Although it was easy to get in, all the counselors told MacDonald she would have to work hard and attend class to complete the course. But Hanson says what CEC is most interested in is tuition.
"They want to say that the student comes first, but I think it becomes obvious to anybody that works in the school, that the student does not come first," says Hanson.
Where does the student come? "The student comes with how many dollar signs are attached to them. And anything after that is secondary," says Hanson.
CEC is not the only publicly traded career-school operator in trouble with the federal government. Last fall, the Department of Education handed out its largest fine ever -- $9.8 million dollars to the Apollo Group and its University of Phoenix for admitting unqualified students to boost enrollment.
And a year ago, federal agents raided the headquarters and 10 campuses of ITT Educational Services, investigating charges of falsified grades and attendance records.
Nick Glakas is president of the Career College Association, a Washington lobbying group that represents 1,100 career colleges in the United States.
"This is not an industrywide problem. And let me address the whole question of being under investigation," says Glakas. "Allegations from a legal standpoint are not facts and are not evidence."
Glakas says career colleges are a passport into the middle class for millions of people, a gateway to the American dream.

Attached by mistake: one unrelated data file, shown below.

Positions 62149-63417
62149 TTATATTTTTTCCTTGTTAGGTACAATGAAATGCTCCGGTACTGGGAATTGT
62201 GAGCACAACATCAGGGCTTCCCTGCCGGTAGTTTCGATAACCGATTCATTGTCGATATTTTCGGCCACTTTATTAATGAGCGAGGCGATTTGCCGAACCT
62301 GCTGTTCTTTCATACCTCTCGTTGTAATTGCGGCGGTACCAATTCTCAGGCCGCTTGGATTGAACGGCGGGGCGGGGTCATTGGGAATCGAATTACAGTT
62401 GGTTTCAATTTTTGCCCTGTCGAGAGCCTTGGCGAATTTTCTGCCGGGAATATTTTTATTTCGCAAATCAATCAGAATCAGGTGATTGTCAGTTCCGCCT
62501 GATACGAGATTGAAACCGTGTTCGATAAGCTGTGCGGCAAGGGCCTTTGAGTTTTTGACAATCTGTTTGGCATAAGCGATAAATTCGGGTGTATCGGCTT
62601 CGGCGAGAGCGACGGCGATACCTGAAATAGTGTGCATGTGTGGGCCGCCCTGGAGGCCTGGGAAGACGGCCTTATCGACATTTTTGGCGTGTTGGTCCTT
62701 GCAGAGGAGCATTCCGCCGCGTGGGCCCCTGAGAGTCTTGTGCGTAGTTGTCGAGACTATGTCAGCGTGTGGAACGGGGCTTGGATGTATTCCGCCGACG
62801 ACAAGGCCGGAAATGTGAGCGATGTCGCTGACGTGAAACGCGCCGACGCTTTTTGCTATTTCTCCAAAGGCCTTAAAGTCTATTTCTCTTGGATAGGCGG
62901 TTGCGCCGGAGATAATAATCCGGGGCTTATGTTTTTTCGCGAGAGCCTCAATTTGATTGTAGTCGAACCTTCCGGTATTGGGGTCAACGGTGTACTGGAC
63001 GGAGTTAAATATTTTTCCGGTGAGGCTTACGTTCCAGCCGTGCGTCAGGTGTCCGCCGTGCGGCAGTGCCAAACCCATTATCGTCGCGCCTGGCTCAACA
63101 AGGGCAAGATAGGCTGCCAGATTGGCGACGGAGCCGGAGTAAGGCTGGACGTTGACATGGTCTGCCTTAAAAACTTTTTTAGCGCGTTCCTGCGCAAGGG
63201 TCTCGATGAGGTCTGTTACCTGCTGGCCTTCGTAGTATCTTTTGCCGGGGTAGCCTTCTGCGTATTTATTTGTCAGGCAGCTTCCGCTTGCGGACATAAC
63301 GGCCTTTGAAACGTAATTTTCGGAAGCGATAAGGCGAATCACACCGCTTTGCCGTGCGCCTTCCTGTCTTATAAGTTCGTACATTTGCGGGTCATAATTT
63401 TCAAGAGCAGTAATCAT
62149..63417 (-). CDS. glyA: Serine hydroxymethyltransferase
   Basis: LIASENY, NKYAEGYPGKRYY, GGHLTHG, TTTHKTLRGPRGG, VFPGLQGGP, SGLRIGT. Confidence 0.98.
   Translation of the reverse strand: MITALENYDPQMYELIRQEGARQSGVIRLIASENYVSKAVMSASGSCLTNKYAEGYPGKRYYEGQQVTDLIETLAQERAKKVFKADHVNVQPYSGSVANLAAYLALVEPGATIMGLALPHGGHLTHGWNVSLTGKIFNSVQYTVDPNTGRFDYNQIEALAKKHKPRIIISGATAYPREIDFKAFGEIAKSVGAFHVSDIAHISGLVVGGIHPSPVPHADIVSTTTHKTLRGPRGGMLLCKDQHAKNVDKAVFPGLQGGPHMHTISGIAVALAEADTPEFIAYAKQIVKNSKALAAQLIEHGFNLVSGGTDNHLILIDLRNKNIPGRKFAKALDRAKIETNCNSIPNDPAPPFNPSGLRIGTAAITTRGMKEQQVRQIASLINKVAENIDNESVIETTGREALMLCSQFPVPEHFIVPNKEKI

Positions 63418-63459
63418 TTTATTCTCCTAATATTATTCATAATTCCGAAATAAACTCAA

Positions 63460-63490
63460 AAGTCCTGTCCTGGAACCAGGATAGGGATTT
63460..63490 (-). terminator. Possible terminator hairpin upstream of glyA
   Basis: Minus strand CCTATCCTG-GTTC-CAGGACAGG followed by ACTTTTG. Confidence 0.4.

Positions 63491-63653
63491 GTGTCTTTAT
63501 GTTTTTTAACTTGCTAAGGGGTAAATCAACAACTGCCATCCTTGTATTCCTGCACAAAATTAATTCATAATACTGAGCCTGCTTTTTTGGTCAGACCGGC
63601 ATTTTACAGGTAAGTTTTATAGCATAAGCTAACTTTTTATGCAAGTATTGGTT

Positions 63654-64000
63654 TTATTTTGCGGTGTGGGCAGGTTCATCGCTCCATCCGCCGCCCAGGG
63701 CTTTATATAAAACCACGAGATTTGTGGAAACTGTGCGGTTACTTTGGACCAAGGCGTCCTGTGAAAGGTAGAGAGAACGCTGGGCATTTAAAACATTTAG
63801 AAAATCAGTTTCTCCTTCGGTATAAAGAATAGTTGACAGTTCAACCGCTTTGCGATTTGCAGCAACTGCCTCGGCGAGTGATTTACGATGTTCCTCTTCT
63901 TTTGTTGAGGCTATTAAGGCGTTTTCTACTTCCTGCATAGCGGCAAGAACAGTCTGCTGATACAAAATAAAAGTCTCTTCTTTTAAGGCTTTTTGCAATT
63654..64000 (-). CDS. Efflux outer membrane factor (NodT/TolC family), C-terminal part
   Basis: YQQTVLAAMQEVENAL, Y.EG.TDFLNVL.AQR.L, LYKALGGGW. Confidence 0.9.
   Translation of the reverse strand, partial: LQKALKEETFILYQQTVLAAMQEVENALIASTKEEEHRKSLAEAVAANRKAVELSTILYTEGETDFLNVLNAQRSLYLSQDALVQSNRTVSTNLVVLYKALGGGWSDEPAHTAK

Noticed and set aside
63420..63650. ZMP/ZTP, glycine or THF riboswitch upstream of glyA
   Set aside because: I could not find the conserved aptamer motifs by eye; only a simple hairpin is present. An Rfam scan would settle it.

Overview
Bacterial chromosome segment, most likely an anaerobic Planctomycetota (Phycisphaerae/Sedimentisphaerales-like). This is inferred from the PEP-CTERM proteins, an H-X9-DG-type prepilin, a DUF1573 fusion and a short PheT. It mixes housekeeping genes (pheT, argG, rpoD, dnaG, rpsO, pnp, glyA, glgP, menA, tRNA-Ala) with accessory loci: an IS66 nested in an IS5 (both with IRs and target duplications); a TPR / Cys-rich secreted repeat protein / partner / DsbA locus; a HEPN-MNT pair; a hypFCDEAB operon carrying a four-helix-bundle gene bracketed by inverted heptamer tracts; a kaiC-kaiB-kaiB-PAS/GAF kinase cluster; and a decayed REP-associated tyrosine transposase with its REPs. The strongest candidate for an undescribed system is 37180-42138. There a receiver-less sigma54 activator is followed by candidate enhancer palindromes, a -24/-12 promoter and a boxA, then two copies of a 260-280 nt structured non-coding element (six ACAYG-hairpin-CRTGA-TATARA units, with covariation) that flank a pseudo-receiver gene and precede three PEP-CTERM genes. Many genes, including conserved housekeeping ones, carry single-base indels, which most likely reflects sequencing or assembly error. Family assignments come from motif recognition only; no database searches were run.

"Twenty-five percent of our students are working adults. Fifty percent are minority. Seventy percent are the first in their family to go to college. This is an extraordinary success story," says Glakas.
Rep. Maxine Waters, who represents the poorest district in Los Angeles, isn't so sure. For the past 15 years, she's been the industry's most persistent critic.
"I have seen young person after young person who simply wanted to get trained for a trade, for a job, get ripped off," says Waters.
Why hasn't anything been done? "These private post-secondary schools are very sophisticated in its politics, and they actually have members of Congress who protect them," she says.
Over the past two years, career colleges and lending institutions that benefit from government-backed student loans handed out more than a million dollars in campaign contributions to members of the House Education Committee. Half of that money went to the committee's two ranking members: Chairman John Boehner of Ohio and Buck McKeon of California. Both declined requests for interviews.
As for the sales reps whom 60 Minutes spoke with, Barry Ross has filed a discrimination lawsuit against CEC. Eric Shannon now works in finance, and the young man is the sunglasses is selling cars.
And the Brooks College graduates? They feel betrayed. They were sold the idea that an investment in education would change their lives. This investment did, but not in the way they were promised.
"My mother told me to declare bankruptcy and I'm only 21," says Thurston. "She said it'll go away in 10 years so when I'm 31 I can start my life all over."
"But we are all students that did everything we were supposed to, we gave it our all," says Amanda Harris. "And we're still jobless. You know, like, it doesn't make sense."